The study of the theory and practicing will lead your learning in a methodical manner and make it more effective in achieving better results, but it is always better if you find a chess coach.
After knowing what you need about the board, the pieces and some moves… Now you need to learn how you can play chess and its advanced rules.
For playing chess correctly, you need to know about: check, checkmate, resign, the draws and other important rules. You will know later. How to play chess? Keep reading and become a master.
The rules: How to play chess? (III): Check
You use the word Check in the game while a player’s king is in a position to be captured by the opponent’s piece. For example, if a white queen is on the same row or column of the king, the king is being threatened by the queen. The player can say “check”, although it is not mandatory to say it.
The king is a piece to protect at all times, it should not be attacked.
Apart from that, a player can not make a move with the King when there is a threat to an opponent’s piece.
How to play chess? (IV): Checkmate
If a player remains in check and has no way to defend himself, either by covering himself with another piece, moving the king or capturing the opponent’s piece, this player loses the game, he is in checkmate.
How to play chess? (V): Draw and resign
There are different ways to get “draw” in chess. One of them can be after a player makes a move then one of the players proposes the draw and it is the opponent’s decision whether to accept them or not.
If one of the players is lost, he can resign the game with the characteristic move of knocking the king down.
Cases in which a game remains in the draw:
- Stalemate: Although it is difficult to arrive at this situation. The experienced players who are at a disadvantage sometimes manage to try the stalemate. This is the case when the player in turn, without being in check, cannot make a legal move, thus concluding the game in a draw.
Being won and get a draw after a stalemate is frustrating so stay alert so this does not happen to you.
- 3 position repetitions: If a player repeats the same movement in the same position three times in a row and the other player also, the player who moves has the right to claim a draw. This, according to the FIDE rules. Visually, repeating a position is for example, when a person moves the rook two squares to the right and then places it back two squares to the left, etc.
- Fifty moves: After making fifty (50) moves and the game has not yet been decided, there is no capture, nor a pawn advances. If a player requests it, the game will end in a draw.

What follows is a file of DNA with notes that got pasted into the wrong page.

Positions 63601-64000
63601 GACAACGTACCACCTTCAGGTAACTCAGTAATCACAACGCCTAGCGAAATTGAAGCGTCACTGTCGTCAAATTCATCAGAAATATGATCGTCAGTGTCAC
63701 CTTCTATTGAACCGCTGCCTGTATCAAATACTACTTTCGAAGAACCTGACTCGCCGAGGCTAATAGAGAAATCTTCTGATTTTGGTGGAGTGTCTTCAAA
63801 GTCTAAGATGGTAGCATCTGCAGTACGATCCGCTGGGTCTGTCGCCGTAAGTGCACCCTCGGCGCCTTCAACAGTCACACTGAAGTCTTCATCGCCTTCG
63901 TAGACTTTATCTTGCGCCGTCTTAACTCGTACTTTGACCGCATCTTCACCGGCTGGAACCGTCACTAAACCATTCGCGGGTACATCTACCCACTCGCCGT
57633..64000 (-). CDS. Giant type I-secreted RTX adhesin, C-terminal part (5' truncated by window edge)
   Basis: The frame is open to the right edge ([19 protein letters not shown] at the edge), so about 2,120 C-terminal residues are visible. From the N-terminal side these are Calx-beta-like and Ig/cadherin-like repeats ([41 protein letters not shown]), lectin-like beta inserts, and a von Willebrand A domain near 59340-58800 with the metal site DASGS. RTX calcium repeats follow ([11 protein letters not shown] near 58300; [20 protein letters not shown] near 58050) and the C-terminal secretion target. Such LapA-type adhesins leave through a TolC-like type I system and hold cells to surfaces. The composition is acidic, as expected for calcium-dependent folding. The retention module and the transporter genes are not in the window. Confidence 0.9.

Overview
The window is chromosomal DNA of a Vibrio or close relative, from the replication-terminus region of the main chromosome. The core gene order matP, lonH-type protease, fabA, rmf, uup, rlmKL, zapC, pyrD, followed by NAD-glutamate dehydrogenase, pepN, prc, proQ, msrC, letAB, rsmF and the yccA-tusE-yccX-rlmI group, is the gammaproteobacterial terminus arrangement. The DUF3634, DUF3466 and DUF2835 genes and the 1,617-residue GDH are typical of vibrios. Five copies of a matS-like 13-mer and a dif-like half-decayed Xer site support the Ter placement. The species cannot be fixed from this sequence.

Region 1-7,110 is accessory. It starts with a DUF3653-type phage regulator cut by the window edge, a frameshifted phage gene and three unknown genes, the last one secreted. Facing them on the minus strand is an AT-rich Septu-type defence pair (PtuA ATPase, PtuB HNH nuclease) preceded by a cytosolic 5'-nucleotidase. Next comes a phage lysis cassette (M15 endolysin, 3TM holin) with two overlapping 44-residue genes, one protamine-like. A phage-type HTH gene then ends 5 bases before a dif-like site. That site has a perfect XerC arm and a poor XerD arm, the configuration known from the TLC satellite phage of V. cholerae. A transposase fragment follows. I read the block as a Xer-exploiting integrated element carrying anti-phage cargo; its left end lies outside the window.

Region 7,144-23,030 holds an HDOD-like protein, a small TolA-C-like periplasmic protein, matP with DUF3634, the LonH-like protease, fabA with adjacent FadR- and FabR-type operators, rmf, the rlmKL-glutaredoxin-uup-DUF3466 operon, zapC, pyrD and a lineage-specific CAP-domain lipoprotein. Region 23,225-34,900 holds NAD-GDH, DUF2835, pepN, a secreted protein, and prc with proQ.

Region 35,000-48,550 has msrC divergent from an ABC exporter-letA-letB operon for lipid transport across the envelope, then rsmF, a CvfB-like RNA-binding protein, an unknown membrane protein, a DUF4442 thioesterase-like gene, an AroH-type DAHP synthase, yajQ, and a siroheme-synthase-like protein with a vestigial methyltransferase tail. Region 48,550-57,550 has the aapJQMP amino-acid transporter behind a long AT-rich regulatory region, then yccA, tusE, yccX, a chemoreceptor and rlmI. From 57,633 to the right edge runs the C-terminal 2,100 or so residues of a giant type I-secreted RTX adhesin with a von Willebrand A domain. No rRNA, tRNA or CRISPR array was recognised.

Sometimes there is a case in which these draws are because there is not enough material to help finish the game or there is checkmate. When it’s very difficult to capture the opponent’s king as for example when on the board there is a bishop + king vs the king, this rule is put into practice.
You should get checkmate in a maximum of fifty (50) moves.
- Insufficient material: When none of the players has the material to finish the game by giving mate to the opposing King, the game finishes in a draw. It can happen when the following pieces left on the board:
King and bishop vs. king. Or also King vs. knight vs King. King vs. king. King and knight against the king or both players have king and knight.
There is a possibility of checkmate with one king and two (2) knights. But if the opponent plays properly it will not be possible to finish the game doing checkmate.
Remember that the pawn can promote. So it gives a chance to convert a pawn into another piece that can help you to do checkmate.
How to play chess? (VI): Think!
The piece which is played is a piece that must be moved
It is a rule that applies to professional tournaments.
The name of the rule indicates the use of the same one. If you touch a piece in your turn, you will have to move it obligatorily even if a better movement has occurred to you.
If you touch more than one piece you must move the first piece you touched, either by mistake or because you wanted to touch it. So if you touch one or more of the opponent’s pieces, you will have to capture the first piece that can be captured.
How to play chess? Be careful when you play, always think before you act
When you touch one of your own pieces and then one of your opponent’s… You must capture your opponent’s piece with the first one you have touched. If the movement is not legal, you will have to capture your opponent’s piece with the piece that can capture the opponent’s piece.
This rule has the following exceptions:
- When a player makes an illegal move, that move can be rectified to a legal move. Playing blitz could be an illegal move and you could lose the game.
- If there is no real intention in touching the piece. Maybe you stood up or moved your torso and inadvertently hit one of the pieces. Then, in this case, this rule does not apply.
- Touching a piece that has no legal move does not need to be moved.
On the board, there are times when the pieces are out of order. You want to fix them so that they don’t get out of order. Then, you have to ask permission from the other player before carrying out the action and not after.
You must pay attention to the rules so that you don’t damage your game and you can fully enjoy chess. Also, be alert to your opponent’s movements so that he doesn’t take advantage of the game.